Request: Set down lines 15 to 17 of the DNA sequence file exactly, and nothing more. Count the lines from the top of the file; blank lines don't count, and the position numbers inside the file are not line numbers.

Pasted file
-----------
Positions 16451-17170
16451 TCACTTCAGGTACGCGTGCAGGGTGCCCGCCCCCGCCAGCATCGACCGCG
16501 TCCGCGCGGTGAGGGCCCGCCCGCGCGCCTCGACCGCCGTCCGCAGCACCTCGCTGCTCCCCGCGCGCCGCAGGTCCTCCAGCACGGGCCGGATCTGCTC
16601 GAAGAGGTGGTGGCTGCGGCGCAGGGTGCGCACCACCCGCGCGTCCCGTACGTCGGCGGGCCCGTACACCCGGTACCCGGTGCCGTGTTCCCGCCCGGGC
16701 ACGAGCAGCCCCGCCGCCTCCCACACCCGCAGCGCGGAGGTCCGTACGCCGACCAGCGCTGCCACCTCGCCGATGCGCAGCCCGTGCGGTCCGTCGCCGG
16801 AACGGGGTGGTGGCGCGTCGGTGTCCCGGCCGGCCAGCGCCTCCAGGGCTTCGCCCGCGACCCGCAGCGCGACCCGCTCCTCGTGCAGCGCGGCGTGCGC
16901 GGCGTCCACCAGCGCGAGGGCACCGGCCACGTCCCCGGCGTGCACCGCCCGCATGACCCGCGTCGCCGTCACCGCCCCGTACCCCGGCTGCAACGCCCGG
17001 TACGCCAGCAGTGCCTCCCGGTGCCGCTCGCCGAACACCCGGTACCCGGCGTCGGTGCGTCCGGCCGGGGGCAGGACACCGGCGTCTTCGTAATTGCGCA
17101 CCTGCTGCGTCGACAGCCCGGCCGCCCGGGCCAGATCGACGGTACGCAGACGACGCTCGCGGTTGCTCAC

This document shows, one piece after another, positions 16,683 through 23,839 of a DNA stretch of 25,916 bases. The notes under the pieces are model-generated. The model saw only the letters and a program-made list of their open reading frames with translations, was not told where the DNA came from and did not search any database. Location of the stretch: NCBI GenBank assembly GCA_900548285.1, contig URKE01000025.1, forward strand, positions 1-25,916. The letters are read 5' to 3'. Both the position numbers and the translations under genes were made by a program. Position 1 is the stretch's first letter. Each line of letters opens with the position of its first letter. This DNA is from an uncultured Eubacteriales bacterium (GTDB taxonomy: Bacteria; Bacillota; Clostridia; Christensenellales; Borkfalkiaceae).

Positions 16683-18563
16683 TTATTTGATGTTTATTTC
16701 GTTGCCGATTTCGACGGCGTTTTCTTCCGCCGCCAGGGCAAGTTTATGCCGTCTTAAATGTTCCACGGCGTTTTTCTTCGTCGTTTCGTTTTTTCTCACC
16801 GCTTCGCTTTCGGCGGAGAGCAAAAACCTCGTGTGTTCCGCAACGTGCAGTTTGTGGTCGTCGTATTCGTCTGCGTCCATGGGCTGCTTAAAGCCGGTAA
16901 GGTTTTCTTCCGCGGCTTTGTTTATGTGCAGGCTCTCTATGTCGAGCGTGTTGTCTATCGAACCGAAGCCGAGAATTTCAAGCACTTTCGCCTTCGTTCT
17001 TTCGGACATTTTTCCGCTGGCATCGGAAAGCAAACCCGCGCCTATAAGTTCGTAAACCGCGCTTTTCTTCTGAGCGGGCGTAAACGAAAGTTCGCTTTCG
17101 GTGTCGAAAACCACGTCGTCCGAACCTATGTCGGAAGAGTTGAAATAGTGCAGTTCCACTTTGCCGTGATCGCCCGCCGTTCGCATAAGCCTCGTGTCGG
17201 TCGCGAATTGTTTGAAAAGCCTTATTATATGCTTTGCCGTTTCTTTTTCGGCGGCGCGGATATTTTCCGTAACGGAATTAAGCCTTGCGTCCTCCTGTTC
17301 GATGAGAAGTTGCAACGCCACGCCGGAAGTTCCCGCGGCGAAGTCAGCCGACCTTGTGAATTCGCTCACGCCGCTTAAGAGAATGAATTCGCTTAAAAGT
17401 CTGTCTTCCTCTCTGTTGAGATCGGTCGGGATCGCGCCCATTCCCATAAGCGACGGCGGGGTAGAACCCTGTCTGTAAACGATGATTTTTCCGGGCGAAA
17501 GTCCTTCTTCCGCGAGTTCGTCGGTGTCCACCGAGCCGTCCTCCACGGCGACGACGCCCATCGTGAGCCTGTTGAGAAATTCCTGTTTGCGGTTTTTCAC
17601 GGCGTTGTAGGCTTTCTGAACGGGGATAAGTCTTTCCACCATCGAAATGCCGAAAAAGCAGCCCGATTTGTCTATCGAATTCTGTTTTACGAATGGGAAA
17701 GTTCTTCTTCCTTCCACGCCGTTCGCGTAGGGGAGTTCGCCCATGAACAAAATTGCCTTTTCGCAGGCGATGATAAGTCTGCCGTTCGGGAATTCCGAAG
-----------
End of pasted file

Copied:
16901 GGTTTTCTTCCGCGGCTTTGTTTATGTGCAGGCTCTCTATGTCGAGCGTGTTGTCTATCGAACCGAAGCCGAGAATTTCAAGCACTTTCGCCTTCGTTCT
17001 TTCGGACATTTTTCCGCTGGCATCGGAAAGCAAACCCGCGCCTATAAGTTCGTAAACCGCGCTTTTCTTCTGAGCGGGCGTAAACGAAAGTTCGCTTTCG
17101 GTGTCGAAAACCACGTCGTCCGAACCTATGTCGGAAGAGTTGAAATAGTGCAGTTCCACTTTGCCGTGATCGCCCGCCGTTCGCATAAGCCTCGTGTCGG